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How to replace a string with sed in current and recursive subdirectories

The power to update multiple files with a single command in your terminal.


Rebranding? Moving to a new domain or static site? I’ve had more than a few of these situations myself! Here’s how sed can help make these changes easier.

Meet your new friend sed. This amazingly powerful tool lives in your terminal and is available to be totally underused for things like finding and replacing strings in files. You’ve got two levels of intensity to choose from:

  • Non-recursive: Just the files in my current directory.
  • Recursive: This directory and all the subdirectories it contains, with maximum prejudice.

Here’s how!

Non-recursive means sed won’t change files in any subdirectories of the current folder.

├── index.html        # Change this file
└── blog
    ├── list.html     # Don't change
    └── single.html   # these files

Run this command to search all the files in your current directory and replace a given string. For example, to replace all occurrences of “foo” with “bar”:

sed -i -- 's/foo/bar/g' *

Here’s what each component of the command does:

  • -i will change the original, and stands for “in-place.”
  • s is for substitute, so we can find and replace.
  • foo is the string we’ll be taking away,
  • bar is the string we’ll use instead today.
  • g as in “global” means “all occurrences, please.”
  • * denotes all file types. (No more rhymes. What a tease.)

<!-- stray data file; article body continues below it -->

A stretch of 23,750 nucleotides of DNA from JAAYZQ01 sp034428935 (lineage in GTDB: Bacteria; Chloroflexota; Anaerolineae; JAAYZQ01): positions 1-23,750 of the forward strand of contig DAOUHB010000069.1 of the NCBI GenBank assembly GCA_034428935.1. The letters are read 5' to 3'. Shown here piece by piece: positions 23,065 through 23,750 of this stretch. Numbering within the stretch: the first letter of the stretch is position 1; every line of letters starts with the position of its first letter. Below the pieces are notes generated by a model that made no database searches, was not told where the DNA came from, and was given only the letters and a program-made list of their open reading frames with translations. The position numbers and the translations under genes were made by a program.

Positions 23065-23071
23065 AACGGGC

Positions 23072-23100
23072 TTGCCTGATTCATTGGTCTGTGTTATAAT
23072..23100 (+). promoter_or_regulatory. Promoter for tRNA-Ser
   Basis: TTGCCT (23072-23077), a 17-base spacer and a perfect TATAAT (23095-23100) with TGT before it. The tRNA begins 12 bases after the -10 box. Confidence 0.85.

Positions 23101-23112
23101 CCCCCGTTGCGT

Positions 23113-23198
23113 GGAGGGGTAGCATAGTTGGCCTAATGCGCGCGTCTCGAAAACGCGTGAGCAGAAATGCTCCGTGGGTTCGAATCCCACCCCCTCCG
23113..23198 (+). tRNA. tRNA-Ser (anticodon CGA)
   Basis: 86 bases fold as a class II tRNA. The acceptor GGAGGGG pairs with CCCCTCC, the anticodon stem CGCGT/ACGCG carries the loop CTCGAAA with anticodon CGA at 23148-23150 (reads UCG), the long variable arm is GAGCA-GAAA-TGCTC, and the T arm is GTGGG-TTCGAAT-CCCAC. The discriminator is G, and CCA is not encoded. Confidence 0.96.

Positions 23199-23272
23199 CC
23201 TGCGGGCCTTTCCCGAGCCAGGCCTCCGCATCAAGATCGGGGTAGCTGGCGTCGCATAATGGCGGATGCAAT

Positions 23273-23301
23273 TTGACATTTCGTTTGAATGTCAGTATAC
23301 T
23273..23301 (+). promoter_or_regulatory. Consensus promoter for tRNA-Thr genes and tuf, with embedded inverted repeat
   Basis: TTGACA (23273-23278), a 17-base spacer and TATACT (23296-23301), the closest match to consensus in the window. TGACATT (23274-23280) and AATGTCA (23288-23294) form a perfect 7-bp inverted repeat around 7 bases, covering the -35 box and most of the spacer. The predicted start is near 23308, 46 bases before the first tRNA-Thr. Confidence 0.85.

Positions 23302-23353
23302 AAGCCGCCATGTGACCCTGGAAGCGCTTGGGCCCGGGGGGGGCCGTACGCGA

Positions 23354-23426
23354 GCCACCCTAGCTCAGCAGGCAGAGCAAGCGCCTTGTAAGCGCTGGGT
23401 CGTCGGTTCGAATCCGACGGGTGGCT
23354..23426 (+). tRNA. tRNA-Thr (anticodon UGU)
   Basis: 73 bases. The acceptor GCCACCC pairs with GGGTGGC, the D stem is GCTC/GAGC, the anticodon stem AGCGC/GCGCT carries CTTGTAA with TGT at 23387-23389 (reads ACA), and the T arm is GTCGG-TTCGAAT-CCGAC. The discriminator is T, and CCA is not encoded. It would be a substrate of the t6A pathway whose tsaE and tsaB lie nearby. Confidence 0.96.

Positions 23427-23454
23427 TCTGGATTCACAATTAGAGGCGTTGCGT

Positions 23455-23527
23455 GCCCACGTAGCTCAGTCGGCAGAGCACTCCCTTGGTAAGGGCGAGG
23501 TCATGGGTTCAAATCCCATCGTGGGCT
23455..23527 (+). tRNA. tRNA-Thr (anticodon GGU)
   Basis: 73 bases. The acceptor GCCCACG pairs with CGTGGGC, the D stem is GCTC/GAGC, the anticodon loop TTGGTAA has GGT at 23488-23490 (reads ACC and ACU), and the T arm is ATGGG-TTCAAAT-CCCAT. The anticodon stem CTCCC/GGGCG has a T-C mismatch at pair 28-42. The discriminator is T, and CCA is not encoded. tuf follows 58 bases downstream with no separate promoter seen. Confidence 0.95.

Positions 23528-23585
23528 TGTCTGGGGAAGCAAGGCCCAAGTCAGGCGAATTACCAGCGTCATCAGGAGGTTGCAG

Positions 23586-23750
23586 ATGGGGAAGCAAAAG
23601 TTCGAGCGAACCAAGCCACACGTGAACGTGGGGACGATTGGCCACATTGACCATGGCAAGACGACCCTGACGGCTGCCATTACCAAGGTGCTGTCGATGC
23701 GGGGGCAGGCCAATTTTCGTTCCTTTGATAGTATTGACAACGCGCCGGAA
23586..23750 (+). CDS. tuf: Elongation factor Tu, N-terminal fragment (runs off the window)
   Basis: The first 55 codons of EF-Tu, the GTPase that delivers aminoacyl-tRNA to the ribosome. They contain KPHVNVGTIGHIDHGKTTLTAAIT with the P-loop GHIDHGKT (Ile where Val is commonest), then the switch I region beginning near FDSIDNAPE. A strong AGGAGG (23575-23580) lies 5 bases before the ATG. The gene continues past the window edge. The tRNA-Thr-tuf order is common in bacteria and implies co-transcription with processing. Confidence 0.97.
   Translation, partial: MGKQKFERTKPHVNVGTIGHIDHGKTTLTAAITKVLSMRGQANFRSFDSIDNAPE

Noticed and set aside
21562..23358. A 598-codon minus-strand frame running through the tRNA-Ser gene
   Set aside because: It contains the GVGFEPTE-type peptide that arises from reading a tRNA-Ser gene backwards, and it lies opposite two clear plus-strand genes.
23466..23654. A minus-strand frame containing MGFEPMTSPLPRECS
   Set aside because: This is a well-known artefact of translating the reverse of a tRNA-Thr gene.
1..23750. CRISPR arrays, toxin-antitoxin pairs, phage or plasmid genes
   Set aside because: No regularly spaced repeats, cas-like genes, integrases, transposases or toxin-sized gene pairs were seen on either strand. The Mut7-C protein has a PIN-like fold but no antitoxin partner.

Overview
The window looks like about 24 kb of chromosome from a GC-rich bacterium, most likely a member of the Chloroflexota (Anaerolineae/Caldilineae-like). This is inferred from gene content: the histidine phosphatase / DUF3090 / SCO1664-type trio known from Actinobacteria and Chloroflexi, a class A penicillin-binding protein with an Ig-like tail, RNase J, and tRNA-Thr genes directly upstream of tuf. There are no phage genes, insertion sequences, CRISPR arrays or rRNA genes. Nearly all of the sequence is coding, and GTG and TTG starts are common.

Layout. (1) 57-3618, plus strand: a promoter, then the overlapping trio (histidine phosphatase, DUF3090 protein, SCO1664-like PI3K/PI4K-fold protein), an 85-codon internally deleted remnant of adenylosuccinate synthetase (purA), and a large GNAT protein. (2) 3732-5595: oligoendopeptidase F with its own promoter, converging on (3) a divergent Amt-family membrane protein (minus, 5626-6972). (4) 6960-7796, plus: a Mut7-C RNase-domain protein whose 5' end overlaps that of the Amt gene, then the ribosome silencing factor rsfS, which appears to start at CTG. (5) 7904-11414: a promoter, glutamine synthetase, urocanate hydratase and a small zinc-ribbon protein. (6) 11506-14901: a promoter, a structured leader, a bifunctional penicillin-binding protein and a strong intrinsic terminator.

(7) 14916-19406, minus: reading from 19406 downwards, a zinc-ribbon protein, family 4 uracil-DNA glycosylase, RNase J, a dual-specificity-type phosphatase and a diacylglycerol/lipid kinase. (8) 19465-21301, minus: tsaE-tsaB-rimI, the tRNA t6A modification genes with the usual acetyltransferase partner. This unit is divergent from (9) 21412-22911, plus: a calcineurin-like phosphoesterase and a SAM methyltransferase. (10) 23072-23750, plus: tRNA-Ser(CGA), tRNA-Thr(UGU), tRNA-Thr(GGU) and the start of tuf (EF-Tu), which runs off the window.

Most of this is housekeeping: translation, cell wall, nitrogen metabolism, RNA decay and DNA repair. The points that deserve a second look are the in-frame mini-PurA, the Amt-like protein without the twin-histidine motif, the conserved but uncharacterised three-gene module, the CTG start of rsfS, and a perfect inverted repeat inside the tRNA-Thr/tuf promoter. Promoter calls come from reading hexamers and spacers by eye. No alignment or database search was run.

You can limit the operation to one file type, such as txt, by using:

sed -i -- 's/foo/bar/g' *.txt

You can supplement sed with find to expand your scope to all of the current folder’s subdirectories. This will include any hidden files.

find . -type f -exec sed -i 's/foo/bar/g' {} +

To ignore hidden files (such as .git) you can pass the negation modifier -not -path '*/\.*', like this:

find . -type f -not -path '*/\.*' -exec sed -i 's/foo/bar/g' {} +

This will exclude any file that has the string /. in its path.

You can also limit this operation to file names that end in a certain extension, like Markdown:

find . -type f -name "*.md" -exec sed -i 's/foo/bar/g' {} +

If you want to update a URL, the / separator in your strings will need escaping. It ends up looking like this…

find . -type f -exec sed -i \
's/https:\/\/\/blog/https:\/\/\/blog/g' {} +

You can avoid confusion and mistakes by changing the separator to any non-conflicting character. The character that follows the s will be treated as the separator. In this case, using a , or _ would do. This doesn’t require escaping and is much more readable:

find . -type f -exec sed -i \
's_' {} +

I hope this was helpful! If you like this post, there’s a lot more where that came from. I write about all sorts of ways to save time with tricks for your terminal. There’s some below!